Douglas: Yeah. And I had to go that way. I’ve had to go that way with my stepdaughters. And it’s generally worked out very well. I’ve explained to them that I really can’t keep the fact that you wrecked the car confidential. Hahahaha. That’s not what confidentiality is all about. It’s kind of strange. And even in religious realm, Perry, my mother-in-law is a devout catholic, well was, she’s passed away. But she was in her 90s and couldn’t go to church all the time. Well, she couldn’t go to confession and so she asked me if I’d hear her confession. Now, can you imagine the dual relationship that that would be? And my wife Carol said, are you going to do that? I said, well, I’m not a priest for one thing and for another thing I don’t want to know what sins my 93 year old mother-in-law has done. Hahaha. We all have those dual relationship possibilities and we have to manage them.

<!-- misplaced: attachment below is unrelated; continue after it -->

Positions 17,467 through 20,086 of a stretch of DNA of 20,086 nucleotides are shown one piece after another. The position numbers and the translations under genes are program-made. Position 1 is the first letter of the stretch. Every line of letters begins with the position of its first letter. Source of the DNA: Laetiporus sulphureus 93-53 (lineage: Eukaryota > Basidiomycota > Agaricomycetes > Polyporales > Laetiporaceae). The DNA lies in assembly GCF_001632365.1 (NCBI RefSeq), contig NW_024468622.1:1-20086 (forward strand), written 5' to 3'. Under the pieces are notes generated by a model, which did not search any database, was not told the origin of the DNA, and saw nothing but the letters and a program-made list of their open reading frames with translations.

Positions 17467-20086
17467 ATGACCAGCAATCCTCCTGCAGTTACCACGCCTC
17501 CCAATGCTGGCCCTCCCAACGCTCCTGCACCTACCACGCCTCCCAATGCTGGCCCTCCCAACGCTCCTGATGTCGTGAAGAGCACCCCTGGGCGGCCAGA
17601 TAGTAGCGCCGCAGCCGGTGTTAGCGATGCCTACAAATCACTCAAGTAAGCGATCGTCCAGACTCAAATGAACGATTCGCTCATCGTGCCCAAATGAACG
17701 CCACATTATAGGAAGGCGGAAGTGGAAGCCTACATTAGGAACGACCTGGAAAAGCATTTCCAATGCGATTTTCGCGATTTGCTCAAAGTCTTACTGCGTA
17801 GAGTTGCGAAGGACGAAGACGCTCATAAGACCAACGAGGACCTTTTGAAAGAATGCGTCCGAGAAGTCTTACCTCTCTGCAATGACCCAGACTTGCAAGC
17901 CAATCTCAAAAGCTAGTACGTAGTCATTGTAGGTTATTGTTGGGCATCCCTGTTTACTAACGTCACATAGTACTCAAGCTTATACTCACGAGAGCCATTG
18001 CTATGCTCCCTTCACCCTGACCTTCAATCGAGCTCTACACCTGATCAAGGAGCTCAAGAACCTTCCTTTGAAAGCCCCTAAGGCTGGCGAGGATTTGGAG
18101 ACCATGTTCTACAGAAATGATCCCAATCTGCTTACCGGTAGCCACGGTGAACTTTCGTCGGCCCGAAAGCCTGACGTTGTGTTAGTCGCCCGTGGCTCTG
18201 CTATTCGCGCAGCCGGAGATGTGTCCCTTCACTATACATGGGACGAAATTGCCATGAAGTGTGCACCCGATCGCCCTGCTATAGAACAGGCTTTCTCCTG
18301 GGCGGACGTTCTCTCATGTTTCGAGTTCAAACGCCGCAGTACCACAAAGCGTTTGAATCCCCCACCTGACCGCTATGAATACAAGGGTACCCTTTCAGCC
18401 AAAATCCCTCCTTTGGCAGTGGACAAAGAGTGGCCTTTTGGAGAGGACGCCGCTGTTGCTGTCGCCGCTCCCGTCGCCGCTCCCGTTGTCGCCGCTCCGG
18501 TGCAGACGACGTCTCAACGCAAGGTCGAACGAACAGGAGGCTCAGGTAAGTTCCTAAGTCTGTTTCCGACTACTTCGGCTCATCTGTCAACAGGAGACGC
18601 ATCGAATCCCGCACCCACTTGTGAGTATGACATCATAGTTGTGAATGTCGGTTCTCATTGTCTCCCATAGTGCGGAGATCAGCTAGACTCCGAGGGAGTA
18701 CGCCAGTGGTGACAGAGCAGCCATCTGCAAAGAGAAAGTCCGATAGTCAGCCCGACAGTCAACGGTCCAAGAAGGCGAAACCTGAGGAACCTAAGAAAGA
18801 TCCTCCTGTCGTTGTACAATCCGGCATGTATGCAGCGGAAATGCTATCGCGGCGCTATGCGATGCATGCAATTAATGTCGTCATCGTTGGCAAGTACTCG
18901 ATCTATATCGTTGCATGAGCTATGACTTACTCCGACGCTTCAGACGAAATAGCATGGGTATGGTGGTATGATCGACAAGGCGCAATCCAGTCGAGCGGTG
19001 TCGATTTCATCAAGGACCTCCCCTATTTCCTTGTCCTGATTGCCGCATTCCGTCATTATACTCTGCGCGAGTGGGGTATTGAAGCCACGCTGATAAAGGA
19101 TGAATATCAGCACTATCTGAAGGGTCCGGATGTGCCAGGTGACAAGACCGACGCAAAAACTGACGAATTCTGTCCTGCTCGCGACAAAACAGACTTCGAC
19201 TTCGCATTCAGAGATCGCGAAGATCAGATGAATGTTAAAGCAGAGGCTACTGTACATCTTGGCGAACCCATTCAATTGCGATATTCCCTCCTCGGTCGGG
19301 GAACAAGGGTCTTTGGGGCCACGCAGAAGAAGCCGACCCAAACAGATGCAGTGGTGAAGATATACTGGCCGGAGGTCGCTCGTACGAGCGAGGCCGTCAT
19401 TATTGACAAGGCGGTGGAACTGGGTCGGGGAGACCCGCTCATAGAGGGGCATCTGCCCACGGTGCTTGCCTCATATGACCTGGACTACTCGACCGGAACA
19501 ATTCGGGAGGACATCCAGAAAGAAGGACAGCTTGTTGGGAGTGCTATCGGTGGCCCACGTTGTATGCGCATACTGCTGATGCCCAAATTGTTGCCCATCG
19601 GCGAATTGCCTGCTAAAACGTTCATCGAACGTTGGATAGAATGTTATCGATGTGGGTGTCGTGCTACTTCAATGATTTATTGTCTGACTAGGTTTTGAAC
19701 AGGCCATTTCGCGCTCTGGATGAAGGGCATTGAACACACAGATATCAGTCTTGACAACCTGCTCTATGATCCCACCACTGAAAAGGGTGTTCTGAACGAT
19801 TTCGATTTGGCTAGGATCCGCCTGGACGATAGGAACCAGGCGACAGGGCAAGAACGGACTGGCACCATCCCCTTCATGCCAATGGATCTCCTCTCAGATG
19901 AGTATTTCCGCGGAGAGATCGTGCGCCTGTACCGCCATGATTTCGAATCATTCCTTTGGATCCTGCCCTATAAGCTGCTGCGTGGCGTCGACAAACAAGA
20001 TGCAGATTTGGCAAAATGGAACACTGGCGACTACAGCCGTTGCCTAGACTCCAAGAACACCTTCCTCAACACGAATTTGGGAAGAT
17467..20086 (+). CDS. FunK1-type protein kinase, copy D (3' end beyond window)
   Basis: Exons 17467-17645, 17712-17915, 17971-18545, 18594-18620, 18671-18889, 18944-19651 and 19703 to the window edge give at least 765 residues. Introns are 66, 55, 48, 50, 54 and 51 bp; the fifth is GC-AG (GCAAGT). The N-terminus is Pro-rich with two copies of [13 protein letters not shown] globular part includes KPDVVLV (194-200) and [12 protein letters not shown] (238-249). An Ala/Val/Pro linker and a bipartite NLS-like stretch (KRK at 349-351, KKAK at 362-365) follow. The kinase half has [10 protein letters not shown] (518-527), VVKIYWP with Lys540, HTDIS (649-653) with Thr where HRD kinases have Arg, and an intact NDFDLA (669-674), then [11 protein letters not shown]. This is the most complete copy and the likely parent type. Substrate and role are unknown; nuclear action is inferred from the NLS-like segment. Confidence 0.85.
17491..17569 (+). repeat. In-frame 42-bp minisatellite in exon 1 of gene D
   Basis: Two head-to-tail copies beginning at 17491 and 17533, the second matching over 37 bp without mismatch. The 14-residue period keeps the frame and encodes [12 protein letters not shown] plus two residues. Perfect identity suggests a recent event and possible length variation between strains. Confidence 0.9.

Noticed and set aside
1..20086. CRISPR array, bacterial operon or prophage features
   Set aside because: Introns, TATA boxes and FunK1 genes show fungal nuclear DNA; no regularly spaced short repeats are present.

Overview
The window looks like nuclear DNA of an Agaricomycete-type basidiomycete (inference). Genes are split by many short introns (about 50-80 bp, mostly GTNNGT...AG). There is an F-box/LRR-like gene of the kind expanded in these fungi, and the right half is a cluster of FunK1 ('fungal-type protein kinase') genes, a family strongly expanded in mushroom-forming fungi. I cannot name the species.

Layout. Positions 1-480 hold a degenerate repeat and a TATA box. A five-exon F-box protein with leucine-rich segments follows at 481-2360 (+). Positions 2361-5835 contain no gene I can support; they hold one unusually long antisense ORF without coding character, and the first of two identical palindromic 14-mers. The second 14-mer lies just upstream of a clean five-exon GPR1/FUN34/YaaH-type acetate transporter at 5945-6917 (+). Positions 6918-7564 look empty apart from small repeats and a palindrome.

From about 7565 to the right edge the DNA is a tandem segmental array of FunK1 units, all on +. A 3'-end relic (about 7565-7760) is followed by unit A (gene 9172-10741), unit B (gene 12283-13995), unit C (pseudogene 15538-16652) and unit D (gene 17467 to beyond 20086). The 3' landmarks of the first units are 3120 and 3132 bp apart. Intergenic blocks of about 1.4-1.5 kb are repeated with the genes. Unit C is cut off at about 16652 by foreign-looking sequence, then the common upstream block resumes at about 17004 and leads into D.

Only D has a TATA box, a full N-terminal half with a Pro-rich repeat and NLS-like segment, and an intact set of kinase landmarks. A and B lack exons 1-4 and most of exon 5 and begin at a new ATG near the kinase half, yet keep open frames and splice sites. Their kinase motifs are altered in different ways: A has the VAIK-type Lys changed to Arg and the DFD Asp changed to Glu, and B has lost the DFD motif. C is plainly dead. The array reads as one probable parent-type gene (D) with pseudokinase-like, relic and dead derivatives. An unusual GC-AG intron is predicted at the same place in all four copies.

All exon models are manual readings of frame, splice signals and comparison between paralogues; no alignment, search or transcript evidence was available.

Perry: Well, Doug. We’re going to move into the final part of our interview now. The part we like to refer to as Brighter Insights. I really love this part because this allows us to really focus in on quick little sound bites and advice that people listening to this show can use to motivate and inspire them through their week to help them grow their practice. So Doug, are you ready?
Douglas: I am ready, Perry.
Perry: What or whom inspired you to become a mental health professional?
Douglas: Well. I believe it was my pastoral counseling supervisor. I had not made up my mind whether I really want to be a counselor and this guy was so compassionate and gentle and yet truthful to a fault. I mean, he really, really helped me more that I think any counselor that I’ve been to to deal with my issues so that I could help my counselee. So I believe it was this supervisor.
Perry: What is it that you do to clear your head and get a fresh start in your day?
Douglas: Well, walk, I meditate, I breathe, and what I would love to do and what I used to do all the time was scuba dive. But there’s no ocean around West Virginia. So when I’m meditating I place myself 80 feet under the water in my mind. And it’s an absolutely safe and calming experience. So that’s what I do.
Perry: What are some tools that you’ve used to leverage the power of technology in your private practice, so technology is no longer a hurdle for you but instead an asset?
Douglas: Well, I feel like a newbie here and I can tell you that I’m learning these things but the email server that helps automate stuff–